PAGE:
Shadow

The history of Clophill, Bedfordshire, UK
Including historical descriptions, maps and statistical analysis.

World War One

E W Young

DIED OF INFLUENZA - 16 SEPTEMBER 1918 - AGED 35


 

ERNEST YOUNG’S GRAVE AND FREETOWN CEMETERY, SIERRA LEONE.

BORN IN CLOPHILL IN 1883.

ORDINARY SEAMAN J/81852. HMS AFRICA RN

ENLISTED

COMMEMORATED IN FREETOWN (KING TOM) CEMETERY, SIERRA LEONE.

Freetown Cemetery

Freetown Cemetery

In 1911 Ernest worked as a butcher. He lived at Riverdene, High Street with his wife Elsie Maud and their 2 young children, 3 years and 5 months respectively. (They had 3 children at the time of his death.) He had married Elsie Maud Palmer in 1906. She was born in Clophill in 1883. Her father was also a butcher on the High Street, Clophill.

Ernest's parents were William & Hannah. The 1891 Census shows William as a butcher in the High Street, Clophill. In 1901 Ernest had worked as a Butcher's assistant in his father's butcher's shop in Hall End, Maulden. Hannah's maiden name was Keech, she was born in Flitton. By 1911 Hannah was a widow still living in Hall End - stating that she has had 9 children, 7 of whom had survived.


In March 1917 HMS Africa was attached to the 9th Cruiser Squadron for service in the Atlantic Patrol and for convoy escort duties. She was based mainly at Sierra Leone and escorted convoys between Sierra Leone and Cape Town, South Africa. In September 1918, while based at Sierra Leone, some of the crew became ill. Their numbers virtually doubled each day from less than a handful at the start of the month, until September 9, when 476 crew were reported ill. On September 9, 1918 a crewman was reported dead of pneumonia, following having influenza.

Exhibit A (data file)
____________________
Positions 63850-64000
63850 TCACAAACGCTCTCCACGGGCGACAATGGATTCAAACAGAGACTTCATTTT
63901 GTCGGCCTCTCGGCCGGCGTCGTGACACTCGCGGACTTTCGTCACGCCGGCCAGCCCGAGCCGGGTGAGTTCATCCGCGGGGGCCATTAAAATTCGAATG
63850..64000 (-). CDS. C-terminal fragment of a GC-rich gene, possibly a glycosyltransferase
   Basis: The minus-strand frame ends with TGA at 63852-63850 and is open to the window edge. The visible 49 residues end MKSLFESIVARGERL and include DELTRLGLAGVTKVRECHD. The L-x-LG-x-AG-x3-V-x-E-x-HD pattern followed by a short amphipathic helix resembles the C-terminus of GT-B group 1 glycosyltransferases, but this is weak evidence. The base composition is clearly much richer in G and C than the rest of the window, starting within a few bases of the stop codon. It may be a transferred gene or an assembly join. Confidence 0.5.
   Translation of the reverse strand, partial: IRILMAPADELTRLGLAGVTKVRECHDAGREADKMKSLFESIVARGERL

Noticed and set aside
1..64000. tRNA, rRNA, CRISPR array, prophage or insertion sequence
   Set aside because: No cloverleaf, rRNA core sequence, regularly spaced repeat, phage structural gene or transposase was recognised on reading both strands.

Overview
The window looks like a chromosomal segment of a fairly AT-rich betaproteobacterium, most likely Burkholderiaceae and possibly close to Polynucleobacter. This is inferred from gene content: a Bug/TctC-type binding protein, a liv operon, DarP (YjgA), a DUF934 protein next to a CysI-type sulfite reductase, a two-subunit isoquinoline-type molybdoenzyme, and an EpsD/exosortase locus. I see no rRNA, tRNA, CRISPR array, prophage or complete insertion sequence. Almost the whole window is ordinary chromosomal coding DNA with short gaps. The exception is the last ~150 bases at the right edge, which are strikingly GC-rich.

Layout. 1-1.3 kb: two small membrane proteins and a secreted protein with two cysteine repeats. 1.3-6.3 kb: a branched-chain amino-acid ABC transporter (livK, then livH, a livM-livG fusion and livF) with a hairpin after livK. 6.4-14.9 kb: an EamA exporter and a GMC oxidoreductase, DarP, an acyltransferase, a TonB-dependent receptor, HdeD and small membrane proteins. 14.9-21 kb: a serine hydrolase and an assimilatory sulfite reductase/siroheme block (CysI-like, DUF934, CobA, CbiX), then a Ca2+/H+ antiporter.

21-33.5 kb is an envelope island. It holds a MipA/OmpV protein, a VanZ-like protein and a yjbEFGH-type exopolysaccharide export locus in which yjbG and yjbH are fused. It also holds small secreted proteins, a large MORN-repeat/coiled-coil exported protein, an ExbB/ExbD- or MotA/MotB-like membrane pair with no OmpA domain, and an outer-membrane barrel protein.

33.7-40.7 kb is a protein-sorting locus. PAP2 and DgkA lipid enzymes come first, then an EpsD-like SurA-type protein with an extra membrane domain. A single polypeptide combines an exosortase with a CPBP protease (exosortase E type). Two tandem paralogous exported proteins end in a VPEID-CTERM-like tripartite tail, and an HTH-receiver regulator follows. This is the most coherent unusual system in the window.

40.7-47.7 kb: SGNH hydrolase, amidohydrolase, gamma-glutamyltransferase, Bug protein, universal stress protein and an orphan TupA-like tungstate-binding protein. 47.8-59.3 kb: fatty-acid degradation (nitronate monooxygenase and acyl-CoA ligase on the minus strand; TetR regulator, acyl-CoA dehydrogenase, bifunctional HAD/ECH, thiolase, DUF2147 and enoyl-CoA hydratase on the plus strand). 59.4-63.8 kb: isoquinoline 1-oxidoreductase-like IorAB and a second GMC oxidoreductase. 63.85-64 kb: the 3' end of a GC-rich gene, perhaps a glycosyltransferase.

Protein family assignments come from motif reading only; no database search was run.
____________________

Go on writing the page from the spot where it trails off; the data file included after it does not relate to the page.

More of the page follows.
Five more crew died September 12. The next day, another eight perished. On September 14th, 10 more ship's crew died. Burial parties were sent ashore daily, and the ship was put into quarantine.

HMS Africa

HMS Africa

By the time the quarantine flag was hauled down on September 30, 52 crew had died of illness, out of a total compliment of less than 800.

The Ampthill News

May 1918 "Mr. Ernest Young, R.N., is now stationed at Sierra Leone. He says the climate is delightful."

September 1918 "Mrs. Young has received the sad news that her husband, Seaman Ernest Young, has died of influenza. He was 35 years of age, was called up for service at the end of last year, and elected to join the Royal Navy. After a period of training at Chatham he was drafted to H.M.S. "Africa", where he died. He leaves a a widow and three young children to mourn his loss."